There are numerous classes that are protected from discrimination under both state and federal law. Moreover, in addition to prohibiting discrimination, employers are prohibited from retaliating against employees for reporting discriminatory behavior. Similar to other employment discrimination claims, though, a plaintiff alleging retaliation must meet a high standard to prove the employer’s acts were the result of retaliation and not another non-discriminatory purpose. Recently, the United States District Court for the Northern District of New York explained the elements of a retaliation claim, in a case in which the plaintiff alleged disability and gender discrimination claims. If you experienced workplace discrimination or retaliation for reporting discrimination, it is advisable to speak with a New York employment discrimination attorney regarding your potential claims.

Facts of the Case

Allegedly, the plaintiff worked for the defendant as a part-time teaching assistant. She suffered from Hashimoto’s disease and advised her employer that she had the disease on numerous occasions. She testified the disease often causes muscle pain, exhaustion, and back and neck pain. The plaintiff reported to her supervisor that she felt uncomfortable with two of the students she was assigned to work with, due to the fact that one of them sent her notes of a sexual nature and because they both made inappropriate comments towards her. She was advised to avoid being around them and to limit her interactions with them.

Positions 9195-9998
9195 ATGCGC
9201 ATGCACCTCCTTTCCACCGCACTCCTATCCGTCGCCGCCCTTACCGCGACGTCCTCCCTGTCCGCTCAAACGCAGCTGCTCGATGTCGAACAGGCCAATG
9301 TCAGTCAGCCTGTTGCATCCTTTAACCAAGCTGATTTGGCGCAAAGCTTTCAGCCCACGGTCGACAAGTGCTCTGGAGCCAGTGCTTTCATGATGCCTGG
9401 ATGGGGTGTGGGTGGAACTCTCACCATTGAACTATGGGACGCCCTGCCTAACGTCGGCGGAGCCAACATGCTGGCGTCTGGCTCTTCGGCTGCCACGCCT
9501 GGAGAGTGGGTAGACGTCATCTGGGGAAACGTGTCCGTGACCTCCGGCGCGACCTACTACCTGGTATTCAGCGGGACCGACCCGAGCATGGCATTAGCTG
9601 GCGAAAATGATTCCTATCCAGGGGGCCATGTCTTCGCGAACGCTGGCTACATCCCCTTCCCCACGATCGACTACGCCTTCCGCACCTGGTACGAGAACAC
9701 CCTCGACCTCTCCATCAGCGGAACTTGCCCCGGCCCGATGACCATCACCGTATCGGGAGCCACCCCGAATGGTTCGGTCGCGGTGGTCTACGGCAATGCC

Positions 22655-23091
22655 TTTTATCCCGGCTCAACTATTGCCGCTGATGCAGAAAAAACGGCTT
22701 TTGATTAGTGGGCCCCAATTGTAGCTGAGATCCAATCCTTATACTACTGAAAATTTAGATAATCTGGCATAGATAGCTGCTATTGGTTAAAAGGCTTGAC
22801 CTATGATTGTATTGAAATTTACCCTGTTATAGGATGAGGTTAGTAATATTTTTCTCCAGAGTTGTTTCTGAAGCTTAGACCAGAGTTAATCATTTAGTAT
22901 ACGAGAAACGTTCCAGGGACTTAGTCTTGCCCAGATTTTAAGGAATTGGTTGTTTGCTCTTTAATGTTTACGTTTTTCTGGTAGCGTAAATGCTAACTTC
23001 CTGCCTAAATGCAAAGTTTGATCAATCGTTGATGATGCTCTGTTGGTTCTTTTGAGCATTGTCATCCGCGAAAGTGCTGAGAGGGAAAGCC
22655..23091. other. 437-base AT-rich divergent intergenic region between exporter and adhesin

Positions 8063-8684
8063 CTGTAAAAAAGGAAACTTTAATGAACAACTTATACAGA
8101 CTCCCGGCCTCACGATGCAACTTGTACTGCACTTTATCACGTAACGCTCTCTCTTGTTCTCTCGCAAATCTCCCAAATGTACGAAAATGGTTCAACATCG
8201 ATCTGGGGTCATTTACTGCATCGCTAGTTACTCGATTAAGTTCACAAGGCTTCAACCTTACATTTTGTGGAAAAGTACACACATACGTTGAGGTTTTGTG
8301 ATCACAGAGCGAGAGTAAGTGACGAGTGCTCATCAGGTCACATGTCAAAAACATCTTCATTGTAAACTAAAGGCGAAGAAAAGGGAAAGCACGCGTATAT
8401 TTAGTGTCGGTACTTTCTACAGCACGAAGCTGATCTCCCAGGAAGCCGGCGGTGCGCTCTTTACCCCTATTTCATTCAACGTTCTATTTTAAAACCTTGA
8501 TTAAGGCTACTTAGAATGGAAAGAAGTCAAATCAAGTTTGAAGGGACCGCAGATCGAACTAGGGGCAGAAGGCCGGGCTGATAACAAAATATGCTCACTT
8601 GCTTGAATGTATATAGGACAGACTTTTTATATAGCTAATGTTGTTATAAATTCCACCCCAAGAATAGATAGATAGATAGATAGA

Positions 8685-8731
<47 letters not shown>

Reportedly, the plaintiff was ultimately advised that the students’ behavior was addressed with the students and that she would be re-assigned to a new classroom. She became upset and resisted the transfer, suggesting she was not actually uncomfortable with their interactions. She became extremely upset and was advised not to return to the classroom, but did regardless. Later that day, her supervisor stated he was concerned that she was not maintaining appropriate boundaries and was undermining the social workers and failing to manage her classroom. The decision was made to terminate her employment, after which she provided the defendant with a note stating she was taking medical leave. She was terminated one day later. She filed a lawsuit alleging several claims against the defendant, including retaliation. The defendant moved for summary judgment, and the court granted the defendant’s motion.

Continue reading